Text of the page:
Tiny resort report contains poor publicity for Snowmass
One paragraph in a story about the struggles of tiny Hesperus ski area in southwest Colorado threatens to undermine the marketing efforts for one of the largest ski areas in the state – Snowmass.
Resort officials in Snowmass and Aspen Skiing Co. executives can do little more than groan and shake their heads over the latest publicity about Snowmass. The single paragraph in an Associated Press story that has likely been picked up by papers around the state, if not the country, notes a 30 percent drop in reservations at the resort. Expensive lift tickets, air travel problems and outdated reservation systems get the blame.
“We spend hundreds of thousands, if not millions, of dollars a year encouraging people to book to come here,” said Rose Abello, director of communications for the Skico. “It’s really disheartening.”
The AP report distilled information from a story about Snowmass that ran last week in the Rocky Mountain News. It quoted a Snowmass ski shop owner who said business was down and who blamed the resort’s woes on problems within the Snowmass Village Resort Association, as well as lift ticket prices and airline problems.
“Sometimes I think people are looking for ways to lose,” said Skico Chief Operating Office John Norton in a letter to the editor. (The letter appears on page 9-A.) “It’s too bad because it makes it harder on all of us who like to win. Good luck, Snowmass Village. The challenges for this season just got bigger,” he concludes.
The Rocky Mountain News reported the changeover in leadership within the Snowmass Village Resort Association and made note of the resort’s holiday deals, like lodging rates starting at $59 per person and $40 lift tickets for those who reserve lodging.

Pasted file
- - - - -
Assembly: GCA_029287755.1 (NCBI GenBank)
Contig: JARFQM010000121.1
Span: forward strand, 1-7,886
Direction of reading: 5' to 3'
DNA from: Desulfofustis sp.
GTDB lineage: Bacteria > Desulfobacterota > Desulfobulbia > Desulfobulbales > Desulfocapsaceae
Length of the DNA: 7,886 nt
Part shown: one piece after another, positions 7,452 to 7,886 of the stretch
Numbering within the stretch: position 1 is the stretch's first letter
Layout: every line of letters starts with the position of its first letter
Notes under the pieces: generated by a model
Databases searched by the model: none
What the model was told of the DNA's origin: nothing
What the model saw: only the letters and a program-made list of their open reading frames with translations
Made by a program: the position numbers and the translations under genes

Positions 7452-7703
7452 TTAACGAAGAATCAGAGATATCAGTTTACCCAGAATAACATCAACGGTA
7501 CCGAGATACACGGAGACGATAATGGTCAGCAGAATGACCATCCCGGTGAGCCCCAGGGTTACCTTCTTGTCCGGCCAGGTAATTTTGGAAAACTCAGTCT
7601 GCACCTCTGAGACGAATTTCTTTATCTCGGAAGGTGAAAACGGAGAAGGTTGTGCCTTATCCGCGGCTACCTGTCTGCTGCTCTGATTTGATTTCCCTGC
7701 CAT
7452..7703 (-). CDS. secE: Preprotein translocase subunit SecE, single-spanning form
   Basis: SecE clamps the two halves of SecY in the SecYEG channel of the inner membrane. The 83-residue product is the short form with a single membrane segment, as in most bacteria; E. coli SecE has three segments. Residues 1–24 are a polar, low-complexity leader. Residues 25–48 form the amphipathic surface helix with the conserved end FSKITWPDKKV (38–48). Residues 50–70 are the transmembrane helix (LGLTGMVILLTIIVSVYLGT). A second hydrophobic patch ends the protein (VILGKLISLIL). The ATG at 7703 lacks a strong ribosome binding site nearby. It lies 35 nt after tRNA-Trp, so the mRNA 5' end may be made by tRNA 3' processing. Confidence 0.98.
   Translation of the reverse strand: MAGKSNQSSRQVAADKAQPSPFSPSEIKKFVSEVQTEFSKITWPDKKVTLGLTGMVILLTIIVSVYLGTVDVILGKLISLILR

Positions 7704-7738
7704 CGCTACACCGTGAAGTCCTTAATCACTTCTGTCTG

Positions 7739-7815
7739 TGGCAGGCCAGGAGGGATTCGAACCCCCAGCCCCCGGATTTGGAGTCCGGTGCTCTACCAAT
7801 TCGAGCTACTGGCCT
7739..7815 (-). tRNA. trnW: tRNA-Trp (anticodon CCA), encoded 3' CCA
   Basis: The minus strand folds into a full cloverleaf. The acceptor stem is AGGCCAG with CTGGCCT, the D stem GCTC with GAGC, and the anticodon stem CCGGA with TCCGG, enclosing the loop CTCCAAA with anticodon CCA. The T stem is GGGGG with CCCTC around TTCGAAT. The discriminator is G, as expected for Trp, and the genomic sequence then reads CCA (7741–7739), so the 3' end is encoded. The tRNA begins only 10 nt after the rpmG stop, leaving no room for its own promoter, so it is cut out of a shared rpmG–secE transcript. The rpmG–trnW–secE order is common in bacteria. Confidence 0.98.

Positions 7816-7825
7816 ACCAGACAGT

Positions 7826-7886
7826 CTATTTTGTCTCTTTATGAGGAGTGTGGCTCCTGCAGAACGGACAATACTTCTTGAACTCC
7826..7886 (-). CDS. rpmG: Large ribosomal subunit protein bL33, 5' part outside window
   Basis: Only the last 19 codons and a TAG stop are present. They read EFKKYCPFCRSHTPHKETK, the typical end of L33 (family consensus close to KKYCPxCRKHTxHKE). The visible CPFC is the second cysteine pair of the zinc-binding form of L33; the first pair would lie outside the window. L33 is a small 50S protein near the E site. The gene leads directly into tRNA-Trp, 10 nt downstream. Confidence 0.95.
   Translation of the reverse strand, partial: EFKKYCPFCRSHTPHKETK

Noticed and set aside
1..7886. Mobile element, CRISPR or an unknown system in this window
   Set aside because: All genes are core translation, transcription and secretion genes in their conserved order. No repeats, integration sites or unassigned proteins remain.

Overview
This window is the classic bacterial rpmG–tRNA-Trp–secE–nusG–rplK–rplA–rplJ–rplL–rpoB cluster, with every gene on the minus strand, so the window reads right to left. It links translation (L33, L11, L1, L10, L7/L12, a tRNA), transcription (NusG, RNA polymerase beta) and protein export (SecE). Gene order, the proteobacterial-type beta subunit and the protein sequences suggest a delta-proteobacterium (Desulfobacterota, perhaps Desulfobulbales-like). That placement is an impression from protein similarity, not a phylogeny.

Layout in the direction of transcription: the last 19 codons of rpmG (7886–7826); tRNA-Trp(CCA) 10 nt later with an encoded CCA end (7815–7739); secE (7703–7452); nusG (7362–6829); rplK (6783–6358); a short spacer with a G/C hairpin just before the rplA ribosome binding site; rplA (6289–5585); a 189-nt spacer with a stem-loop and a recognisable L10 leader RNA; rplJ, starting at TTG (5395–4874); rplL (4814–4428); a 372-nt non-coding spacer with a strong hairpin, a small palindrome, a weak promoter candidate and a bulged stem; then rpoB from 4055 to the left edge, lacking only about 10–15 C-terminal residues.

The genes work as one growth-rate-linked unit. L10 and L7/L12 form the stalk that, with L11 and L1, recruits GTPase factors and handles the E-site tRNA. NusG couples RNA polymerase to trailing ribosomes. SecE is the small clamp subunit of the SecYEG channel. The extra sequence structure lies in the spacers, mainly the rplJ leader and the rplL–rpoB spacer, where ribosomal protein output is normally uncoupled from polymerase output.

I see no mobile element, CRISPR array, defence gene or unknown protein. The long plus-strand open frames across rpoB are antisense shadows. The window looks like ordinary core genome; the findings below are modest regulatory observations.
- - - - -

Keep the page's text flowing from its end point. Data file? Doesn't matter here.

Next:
In addition, the Skico has for two years successfully marketed an early-season deal on lift tickets that lets buyers ski for as little as $39 per day, Abello said. And, by all accounts, airline service into Aspen has improved dramatically over past years.
But the Associated Press, noted Norton, has no clue about the recent upheaval within the SVRA. Instead, he said, the AP’s abbreviated information about the resort could be summed up as: “Snowmass problems linked to lift ticket prices and airline problems.”
“Early January is traditionally the strongest period for reservations for the entire year,” said Norton in his letter. “It’s heartbreaking to think of all the work people have put into selling Snowmass this season being ruined by someone who presumably is on the Snowmass team.”
“I don’t know where that AP story has run yet, nor will I for a few weeks,” said Abello, who receives copies of reports about Aspen and Snowmass from newspapers around the world through a clipping service. “What the specific impacts will be, I don’t know yet,” she said.
Norton, in his letter, offers a list of observations he wishes the ski shop owner had made, including steps the SVRA has taken to re-energize the organization, along with “terrific ski packages, airline seats available and the best conditions in years.”
Fortunately, said Abello, this busy week in Snowmass and Aspen may help counteract the poor publicity, as visitors go home and report the great ski conditions they found here.
Snowmass was reporting 2,350 of 3,010 acres open yesterday and a 35-inch base on top – a far cry from the dismal conditions at this time last year. And the steep and deep of Hanging Valley Wall, which rarely opens before Christmas, was opened last week.
“The good thing is, when these folks go home, they’ll talk about it. That word of mouth will help,” Abello said.
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